Welcome to the June edition of Community Outreach! The summer months are upon us and many are now having fun with outdoor recreational activities. But remember as you hit the trails or go for a bike ride there is the hidden danger of picking up a hitchhiker, the pesky tick.
Ticks are small arachnids typically between 3 to 5 mm in length. While there are over 800 species of ticks worldwide only two families, the hard and the soft tick, are known to transmit diseases to humans and animals. Ticks transmit disease through microbes in their saliva that enter the host’s skin or bloodstream. Some of these diseases include Lyme disease, Rocky Mountain spotted fever, Typhus, and Rickettsia Pox. The disease most common to Pennsylvania is Lyme disease and according to the Centers for Disease Control and Prevention, there were 11,900 cases reported in 2017. Ticks are most active between the months of March and November. The two most common ticks found in Pennsylvania are the Dog tick, responsible for the transmission of Rocky Mountain spotted fever and the black-legged tick (formerly deer tick) which is responsible for the transmission of Lyme disease.
So you come back from a nice trail walk and you notice that there is a tick attached to your body. The first step is to remove the tick. The easiest way to do this is with a pair of tweezers. Grasp the tick as close to your skin as possible using a firm grip. However, do not crush the tick as this will further the spread of pathogens. Next apply a gentle upward pulling motion until the tick releases, do not twist or turn the tick. The mouth parts are barbed and this could result in the head or mouth parts breaking off inside the skin. Place the removed tick inside a tightly sealed jar or taped to a piece of paper. The removed tick is useful to a physician in identifying the pathogen transmitted. Then thoroughly wash the area with soap and water.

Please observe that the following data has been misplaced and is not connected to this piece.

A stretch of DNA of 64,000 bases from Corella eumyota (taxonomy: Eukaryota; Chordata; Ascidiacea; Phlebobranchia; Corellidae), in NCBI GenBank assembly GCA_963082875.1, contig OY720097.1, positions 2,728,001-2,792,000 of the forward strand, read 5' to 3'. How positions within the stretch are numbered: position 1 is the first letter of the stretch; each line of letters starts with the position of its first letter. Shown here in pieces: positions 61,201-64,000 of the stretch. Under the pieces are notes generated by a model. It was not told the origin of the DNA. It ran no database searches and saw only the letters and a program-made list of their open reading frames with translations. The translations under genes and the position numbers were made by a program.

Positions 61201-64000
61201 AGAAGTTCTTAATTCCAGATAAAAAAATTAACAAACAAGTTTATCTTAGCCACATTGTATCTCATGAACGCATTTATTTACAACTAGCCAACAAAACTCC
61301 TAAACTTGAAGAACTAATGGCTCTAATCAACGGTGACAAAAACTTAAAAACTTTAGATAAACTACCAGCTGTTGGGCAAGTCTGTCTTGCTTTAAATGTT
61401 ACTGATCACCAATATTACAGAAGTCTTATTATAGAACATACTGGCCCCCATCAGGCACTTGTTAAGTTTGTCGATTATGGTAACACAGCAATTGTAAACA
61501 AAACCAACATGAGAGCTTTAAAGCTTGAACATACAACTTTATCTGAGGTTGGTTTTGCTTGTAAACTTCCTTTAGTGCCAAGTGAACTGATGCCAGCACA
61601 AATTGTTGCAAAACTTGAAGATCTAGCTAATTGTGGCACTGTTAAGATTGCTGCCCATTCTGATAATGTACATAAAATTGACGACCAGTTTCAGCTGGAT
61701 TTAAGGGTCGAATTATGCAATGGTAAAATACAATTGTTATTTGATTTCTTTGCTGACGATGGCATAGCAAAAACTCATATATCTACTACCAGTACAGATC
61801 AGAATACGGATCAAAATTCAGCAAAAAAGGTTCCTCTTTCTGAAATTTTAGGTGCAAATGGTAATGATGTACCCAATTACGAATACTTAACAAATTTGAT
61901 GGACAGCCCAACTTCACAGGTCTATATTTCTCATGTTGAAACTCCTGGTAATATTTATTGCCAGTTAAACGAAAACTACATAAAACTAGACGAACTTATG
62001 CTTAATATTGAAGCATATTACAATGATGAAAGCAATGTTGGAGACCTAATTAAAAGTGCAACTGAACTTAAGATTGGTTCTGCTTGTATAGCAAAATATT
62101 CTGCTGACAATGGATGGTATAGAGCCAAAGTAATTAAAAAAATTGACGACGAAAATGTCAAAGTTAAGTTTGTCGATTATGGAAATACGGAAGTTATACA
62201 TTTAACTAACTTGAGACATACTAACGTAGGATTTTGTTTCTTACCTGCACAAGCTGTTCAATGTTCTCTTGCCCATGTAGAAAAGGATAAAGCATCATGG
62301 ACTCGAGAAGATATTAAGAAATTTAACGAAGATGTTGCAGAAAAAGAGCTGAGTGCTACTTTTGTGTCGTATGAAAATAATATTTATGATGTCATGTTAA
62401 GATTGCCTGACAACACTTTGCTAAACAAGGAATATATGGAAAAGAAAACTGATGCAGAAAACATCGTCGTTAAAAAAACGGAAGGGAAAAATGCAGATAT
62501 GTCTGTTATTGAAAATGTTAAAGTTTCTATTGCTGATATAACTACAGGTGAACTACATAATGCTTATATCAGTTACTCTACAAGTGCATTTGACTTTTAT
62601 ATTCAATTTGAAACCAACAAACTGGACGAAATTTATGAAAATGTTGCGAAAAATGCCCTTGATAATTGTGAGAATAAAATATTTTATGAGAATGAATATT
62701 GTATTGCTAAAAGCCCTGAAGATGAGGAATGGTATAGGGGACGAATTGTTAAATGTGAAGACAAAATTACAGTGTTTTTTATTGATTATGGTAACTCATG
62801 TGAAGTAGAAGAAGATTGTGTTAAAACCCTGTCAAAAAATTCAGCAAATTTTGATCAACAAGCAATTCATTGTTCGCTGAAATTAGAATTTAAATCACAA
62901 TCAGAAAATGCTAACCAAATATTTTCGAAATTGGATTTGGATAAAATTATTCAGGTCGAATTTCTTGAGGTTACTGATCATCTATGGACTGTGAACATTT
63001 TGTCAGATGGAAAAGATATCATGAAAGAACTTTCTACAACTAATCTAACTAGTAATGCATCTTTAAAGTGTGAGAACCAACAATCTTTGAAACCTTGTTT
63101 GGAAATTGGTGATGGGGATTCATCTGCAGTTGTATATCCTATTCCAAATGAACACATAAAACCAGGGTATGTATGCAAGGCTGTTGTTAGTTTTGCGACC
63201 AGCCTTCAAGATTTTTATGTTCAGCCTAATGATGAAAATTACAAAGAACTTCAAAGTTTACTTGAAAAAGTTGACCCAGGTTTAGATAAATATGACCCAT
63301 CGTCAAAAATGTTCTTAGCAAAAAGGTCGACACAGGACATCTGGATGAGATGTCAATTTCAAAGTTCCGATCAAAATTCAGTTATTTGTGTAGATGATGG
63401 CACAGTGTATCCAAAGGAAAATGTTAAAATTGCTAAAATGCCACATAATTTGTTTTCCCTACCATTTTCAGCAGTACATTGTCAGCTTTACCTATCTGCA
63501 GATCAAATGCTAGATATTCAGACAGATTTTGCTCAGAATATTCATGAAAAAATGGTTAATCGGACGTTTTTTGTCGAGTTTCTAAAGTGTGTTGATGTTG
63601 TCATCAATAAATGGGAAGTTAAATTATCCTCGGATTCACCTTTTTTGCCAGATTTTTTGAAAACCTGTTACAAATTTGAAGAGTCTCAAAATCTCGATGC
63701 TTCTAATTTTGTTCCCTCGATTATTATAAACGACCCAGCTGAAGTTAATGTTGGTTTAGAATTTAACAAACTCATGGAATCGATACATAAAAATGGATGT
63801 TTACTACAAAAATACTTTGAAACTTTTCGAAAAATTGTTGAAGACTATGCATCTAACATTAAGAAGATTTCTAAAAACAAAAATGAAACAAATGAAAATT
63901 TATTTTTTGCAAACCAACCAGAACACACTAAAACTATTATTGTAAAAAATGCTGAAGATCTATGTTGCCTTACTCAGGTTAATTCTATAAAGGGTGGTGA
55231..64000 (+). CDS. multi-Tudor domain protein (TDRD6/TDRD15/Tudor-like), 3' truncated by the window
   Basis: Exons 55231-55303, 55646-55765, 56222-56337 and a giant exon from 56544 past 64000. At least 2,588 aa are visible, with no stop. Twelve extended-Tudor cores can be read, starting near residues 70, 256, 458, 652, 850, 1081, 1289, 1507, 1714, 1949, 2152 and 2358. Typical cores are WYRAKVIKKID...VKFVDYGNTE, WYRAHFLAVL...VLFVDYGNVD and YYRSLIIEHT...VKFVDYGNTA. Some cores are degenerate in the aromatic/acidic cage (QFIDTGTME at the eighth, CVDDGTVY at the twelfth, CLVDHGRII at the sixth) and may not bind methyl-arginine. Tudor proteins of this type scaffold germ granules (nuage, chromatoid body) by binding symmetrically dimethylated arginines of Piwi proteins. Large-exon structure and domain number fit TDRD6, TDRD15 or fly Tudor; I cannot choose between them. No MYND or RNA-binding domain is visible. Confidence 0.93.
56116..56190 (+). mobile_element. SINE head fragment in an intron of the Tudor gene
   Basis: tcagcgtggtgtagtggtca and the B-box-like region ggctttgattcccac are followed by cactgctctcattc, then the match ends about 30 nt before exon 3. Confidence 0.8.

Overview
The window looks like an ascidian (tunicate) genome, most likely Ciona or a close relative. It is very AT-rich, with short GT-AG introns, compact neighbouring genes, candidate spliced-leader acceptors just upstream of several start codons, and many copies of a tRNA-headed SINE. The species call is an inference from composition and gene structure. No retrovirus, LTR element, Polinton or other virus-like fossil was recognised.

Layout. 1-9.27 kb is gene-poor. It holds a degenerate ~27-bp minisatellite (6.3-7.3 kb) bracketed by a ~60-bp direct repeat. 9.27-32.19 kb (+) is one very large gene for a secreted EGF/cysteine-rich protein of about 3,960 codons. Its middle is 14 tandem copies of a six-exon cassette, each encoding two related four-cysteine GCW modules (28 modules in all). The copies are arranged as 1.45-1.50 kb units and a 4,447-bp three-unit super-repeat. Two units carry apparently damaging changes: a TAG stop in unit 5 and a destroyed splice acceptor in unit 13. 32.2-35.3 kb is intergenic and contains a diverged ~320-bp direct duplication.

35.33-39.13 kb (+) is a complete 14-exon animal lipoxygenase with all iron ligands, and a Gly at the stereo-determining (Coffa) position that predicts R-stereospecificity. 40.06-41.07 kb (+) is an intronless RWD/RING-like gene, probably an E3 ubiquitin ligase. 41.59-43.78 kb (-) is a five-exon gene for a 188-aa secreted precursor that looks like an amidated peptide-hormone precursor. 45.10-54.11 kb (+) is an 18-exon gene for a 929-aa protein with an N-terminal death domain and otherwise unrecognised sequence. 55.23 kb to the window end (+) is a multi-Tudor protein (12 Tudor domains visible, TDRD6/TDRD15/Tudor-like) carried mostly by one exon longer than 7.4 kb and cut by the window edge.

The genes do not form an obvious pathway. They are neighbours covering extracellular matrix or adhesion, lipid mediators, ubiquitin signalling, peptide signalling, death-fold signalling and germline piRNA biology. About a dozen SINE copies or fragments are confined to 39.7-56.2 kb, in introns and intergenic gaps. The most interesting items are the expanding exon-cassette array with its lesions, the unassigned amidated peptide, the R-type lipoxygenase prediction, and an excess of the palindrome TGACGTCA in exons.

While there are no medical tests that exist to determine if you had a tick bite or the type of tick responsible for the bite, unless you collected the tick and presented it to the physician, there are some signs and symptoms to be on the lookout for. Some of these include redness at the site (a rash that resembles a bull’s eye is indicative of exposure to Lyme disease), weakness, nausea, vomiting, fever, joint pain, swelling, numbness, and confusion. This list is not all-inclusive and other symptoms may develop depending on the pathogen.
While most people that experience a tick bite have no problems there are a few things to keep in mind. First cleanse the site of the bite with soap and water, next apply an antibiotic cream. If you experience itching the use of either topical or oral Benadryl is recommended. Depending on the symptoms that present, type of tick, and length of exposure your primary healthcare provider will determine the needed course of action. This could include oral or intravenous antibiotics.
The best medicine is prevention. When working outdoors avoid wooded areas or high grass if possible. If you must work in these areas wear bright colored clothing that covers your skin, this allows ticks to be easily seen and brushed away. Tuck pants into boots or socks to prevent the tick from crawling up your leg. Apply insect repellent designed to repel ticks as per manufactures guidelines. Check yourself, your pets and children frequently.
Have fun, enjoy the sun and be safe.